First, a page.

Souhegan Moves to Ban Straws On Campus

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Souhegan Moves to Ban Straws On Campus

Simmone Dodge, Community Council Rep.

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SOUHEGAN HIGH SCHOOL’S COMMUNITY COUNCIL MOVES TO REPLACE PLASTIC STRAWS ON CAMPUS

Souhegan, New Hampshire

Recently, Souhegan High School’s Community Council has been discussing a new proposal centered around straws.  This popular amenity is frequently utilized in the school’s cafeteria with the purchase of an iced coffee or lemonade.  The proposal advocates for the discontinuing of plastic straws as an option on campus.  Instead, paper and/or reusable straws would be available.  Souhegan’s mission statement expresses a clear goal “to inspire and honor the active stewardship of family, nation, and globe.”  Ceasing the offering of plastic straws at the school would help the community to continually strive towards this goal by being more environmentally conscious.

Plastic straws have frequently made the top ten list of most common trash found on ocean clean ups.  Each day, the United States alone throws away 350 to 500 million straws.  Too small to be properly recycled, most will find their way into the ocean and remain there forever.  These little plastic tubes take 200 years to degrade, and they will never biodegrade.  This form of plastic waste, along with the fourteen billion pounds of plastic trash dumped into the Earth’s largest water system each year, will be ingested by marine organisms like sea turtles and albatrosses.  Every year, 100,000 marine animals and one million seabirds lose their lives to ingested plastic.  It is estimated that 99% of all seabird species will have eaten plastic by the year 2050 (the mortality rate is 50%); the same year that there will also be more plastic than fish in the sea (without action) according to recent reports.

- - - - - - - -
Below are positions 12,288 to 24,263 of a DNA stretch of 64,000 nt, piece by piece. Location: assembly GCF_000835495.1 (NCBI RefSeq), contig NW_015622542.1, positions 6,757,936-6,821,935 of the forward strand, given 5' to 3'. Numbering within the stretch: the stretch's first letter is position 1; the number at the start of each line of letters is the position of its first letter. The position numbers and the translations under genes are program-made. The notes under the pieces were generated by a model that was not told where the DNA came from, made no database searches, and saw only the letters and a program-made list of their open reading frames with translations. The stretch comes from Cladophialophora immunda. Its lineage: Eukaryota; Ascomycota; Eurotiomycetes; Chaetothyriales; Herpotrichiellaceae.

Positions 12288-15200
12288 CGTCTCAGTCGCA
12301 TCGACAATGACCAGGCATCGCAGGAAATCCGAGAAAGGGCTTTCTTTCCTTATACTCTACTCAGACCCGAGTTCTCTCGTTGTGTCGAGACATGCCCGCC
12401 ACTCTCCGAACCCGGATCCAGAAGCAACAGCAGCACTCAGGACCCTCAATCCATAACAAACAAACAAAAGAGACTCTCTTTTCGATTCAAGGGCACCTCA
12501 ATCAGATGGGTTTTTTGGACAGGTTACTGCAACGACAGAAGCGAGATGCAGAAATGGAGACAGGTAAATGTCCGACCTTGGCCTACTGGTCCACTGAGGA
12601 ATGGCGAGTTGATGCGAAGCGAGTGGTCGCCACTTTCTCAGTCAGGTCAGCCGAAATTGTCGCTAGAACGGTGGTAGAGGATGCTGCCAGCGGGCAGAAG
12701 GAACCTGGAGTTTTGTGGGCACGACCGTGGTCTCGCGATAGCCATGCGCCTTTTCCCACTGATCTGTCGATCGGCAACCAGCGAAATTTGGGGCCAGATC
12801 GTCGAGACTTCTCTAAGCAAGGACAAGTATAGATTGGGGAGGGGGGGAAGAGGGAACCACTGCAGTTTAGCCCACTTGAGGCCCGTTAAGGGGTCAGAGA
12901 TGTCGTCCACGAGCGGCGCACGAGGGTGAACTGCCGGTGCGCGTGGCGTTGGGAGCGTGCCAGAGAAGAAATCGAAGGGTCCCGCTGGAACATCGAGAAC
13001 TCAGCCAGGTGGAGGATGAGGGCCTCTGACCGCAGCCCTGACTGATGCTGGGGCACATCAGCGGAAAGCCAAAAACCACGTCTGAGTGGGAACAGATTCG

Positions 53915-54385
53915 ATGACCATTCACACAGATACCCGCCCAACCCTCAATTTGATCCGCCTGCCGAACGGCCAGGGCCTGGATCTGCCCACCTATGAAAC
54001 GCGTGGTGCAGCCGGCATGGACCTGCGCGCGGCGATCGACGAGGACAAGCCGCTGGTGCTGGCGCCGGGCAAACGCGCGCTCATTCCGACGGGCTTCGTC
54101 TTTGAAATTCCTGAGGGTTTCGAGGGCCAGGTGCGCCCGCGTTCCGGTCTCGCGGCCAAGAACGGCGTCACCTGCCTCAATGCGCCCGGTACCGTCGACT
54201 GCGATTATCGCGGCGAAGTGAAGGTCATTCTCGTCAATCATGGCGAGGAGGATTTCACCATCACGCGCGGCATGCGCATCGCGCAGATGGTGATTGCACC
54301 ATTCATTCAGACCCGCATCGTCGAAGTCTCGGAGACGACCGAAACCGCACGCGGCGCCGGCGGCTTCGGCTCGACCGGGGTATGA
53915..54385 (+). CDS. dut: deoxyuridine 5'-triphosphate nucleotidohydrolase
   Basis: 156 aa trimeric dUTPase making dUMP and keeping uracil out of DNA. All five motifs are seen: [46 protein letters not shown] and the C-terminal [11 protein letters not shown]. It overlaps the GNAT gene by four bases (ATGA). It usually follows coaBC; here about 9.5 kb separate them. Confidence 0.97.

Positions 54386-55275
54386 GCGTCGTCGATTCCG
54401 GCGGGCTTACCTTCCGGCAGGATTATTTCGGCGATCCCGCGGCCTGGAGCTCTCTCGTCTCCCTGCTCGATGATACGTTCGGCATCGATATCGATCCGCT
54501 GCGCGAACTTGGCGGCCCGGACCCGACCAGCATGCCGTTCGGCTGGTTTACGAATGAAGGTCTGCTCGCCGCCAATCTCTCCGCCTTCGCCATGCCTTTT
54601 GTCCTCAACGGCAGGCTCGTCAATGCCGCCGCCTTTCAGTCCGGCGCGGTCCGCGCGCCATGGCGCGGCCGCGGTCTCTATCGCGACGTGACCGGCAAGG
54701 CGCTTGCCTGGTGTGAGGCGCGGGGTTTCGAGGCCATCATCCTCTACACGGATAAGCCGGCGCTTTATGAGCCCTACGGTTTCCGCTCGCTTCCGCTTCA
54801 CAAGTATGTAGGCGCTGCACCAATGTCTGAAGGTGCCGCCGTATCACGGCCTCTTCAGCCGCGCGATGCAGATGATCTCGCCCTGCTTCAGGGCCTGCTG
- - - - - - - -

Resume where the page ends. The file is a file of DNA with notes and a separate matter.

Even though straws are non-essential for the majority of the population (with the exception being those with disabilities), the average American uses 30,000 in their lifetime.  It would be ignorant to say that straws are at the root of the plastic problem, but since they serve only as an unnecessary luxury for most of us, they are the easiest and simplest way to act against the single-use plastic crisis.  There are many other environmental issues that can and should be addressed in the future at Souhegan.  This manageable change can be the first step that the high school takes toward a more sustainable future.

If you are interested in this proposal, please take the time to attend one of Community Council’s meetings from 2:30 to 3:15pm in the Info Center at Souhegan on Mondays.  The first Monday of each month is a night meeting from 5:00 to 7:00pm.

Media Contacts:

Simmone Dodge

mary.dodge@student39.org

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